White supremacy is polite.

juan-cavalleiro-241522

White supremacy isn’t a meth addled, overweight white male in a biker vest. Nor it looks like a pale virgin lashing out in 4chan about cucks and immigrants. White supremacy isn’t the electoral promise of a giant wall between the United States and Mexico. White supremacy isn’t a swastika tattoo.

White supremacy is a clean room full of light and handshakes. He is a smiling man with caramel skin and a fitted suit that sells hope and dreams while overseeing immigrant deportations. She is a liberal woman in suit-pants that enslaves people of color in prisons. White supremacy is the bank’s multicultural board of directors that denies a black person that loan to get that mortgage. White supremacy is a handsome white man with an indigenous tattoo that poisons the water supply of first nation communities with oil pipelines. White supremacy is that asian cop that murders an unarmed, black man.

White supremacy appears beautiful, rational, and acceptable. White supremacy is polite.

As the left retreats into the realm of the semiotic, into dissecting the discourse of some professor or television show, into ruining someone’s life because they made an off colored remark in twitter or in an academic paper, the leaders of the modern world, who oversee the wars, prisons, and real estate markets – in short the people that direct the material forces that pauperize and destroy people of color, are becoming more anti-racist, more feminist, and more queer. They are being taught by expensive bachelor degrees on how to look a little bit black, a little bit queer, on how to be loved by leftist professors and liberal think-pieces. The KKK, the right-wing redneck and neo-nazi skinehead are vastly inferior versions of what is about to come.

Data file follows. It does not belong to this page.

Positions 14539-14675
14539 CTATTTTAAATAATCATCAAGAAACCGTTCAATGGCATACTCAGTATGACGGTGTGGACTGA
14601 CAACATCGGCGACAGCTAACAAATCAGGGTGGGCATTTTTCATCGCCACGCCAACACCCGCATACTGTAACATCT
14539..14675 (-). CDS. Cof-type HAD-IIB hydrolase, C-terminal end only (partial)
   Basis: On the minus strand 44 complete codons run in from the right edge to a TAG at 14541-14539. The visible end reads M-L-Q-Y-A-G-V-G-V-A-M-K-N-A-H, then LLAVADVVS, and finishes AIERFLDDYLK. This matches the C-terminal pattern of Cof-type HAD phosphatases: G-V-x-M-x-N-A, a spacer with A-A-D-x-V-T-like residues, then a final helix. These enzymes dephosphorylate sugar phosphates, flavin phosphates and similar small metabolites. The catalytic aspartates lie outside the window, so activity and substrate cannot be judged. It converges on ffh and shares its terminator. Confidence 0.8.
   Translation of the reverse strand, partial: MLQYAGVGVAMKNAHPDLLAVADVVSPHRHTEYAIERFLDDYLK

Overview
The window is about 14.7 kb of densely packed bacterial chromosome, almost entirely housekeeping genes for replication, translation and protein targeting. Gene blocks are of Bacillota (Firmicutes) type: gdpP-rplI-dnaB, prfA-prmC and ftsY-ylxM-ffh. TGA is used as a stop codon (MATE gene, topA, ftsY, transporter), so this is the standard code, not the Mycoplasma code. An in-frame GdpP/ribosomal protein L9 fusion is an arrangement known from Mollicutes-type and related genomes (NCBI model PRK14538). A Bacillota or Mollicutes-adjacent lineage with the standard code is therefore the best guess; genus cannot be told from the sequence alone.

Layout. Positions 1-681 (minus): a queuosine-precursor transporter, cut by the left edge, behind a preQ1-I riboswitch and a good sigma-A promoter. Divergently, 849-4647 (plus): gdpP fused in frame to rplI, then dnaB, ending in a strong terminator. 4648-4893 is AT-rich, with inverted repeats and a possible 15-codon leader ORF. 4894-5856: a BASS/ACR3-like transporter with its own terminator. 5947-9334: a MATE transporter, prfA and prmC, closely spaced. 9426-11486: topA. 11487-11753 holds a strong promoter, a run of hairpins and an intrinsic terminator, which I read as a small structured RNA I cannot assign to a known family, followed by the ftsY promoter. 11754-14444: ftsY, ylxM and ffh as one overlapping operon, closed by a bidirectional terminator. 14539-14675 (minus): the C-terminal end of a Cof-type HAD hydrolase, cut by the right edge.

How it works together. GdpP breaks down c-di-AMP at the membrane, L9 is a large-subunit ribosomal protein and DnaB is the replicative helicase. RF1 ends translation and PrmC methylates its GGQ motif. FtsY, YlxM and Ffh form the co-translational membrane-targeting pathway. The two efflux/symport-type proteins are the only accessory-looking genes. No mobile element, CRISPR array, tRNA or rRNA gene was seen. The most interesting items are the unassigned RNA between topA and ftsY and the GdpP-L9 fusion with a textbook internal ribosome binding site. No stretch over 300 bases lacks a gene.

Even the marxist left suffers from the problem of semioticism. Some of this goes under the  modern phenomenon of “Antifa”. In the decades leading up to the triumph of fascism, anarchists, socialists and communists, faced off the fascists in the streets and the barricades. The lesson they learnt is that the fascists should be opposed militantly, so that they never become strong and confident enough to take power ever again. However, the radical left by doing so, forgets about the people in power right now. They think white supremacy only looks like a nazi, an alt-right shithead or a Trump supporter. However, radical theory is about uncovering what is not obvious at first glance. In Canada, the man that oversees the continuing dispossession of First Nations is not Richard Spencer or Milo Yiannopoulos, but someone who wants to legalize marijuana and whose dad took selfies with Fidel Castro.

The problem with leftist obsession with semiotics is that ultimately, the oppressed of the world will not live up those standards. If we eavesdrop  conversations between mexican workers in a cantina, or read the facebook feed of a syrian refugee, the discourse will never be as woke as the one of an overeducated, white person. If anti-racism and anti-sexism are merely about discourse, about saying the right things and not making those off-colored remarks, in short, about being polite, then  the only anti-racists that will exist are those that have paid handsomely for the education that teaches them how to talk the talk – anti-racism will be the realm of politicians, professionals, and academics. However, marxists know that discourse is merely the superstructural expression of material forces – forces that take the form of capital, the police, and the nation-state.

I want to end this blog post with a quote from Martin Glaberman, which I think captures the essence of what I am trying to say:

“If white workers realize they can’t organize steel unless they organize black workers, that doesn’t mean they’re not racist. It means that they have to deal with their own reality, and that transforms them. Who were the workers who made the Russian Revolution? Sexists, nationalists, half of them illiterate. Who were the workers in Polish Solidarity? Anti-Semitic, whatever. That kind of struggle begins to transform people.”

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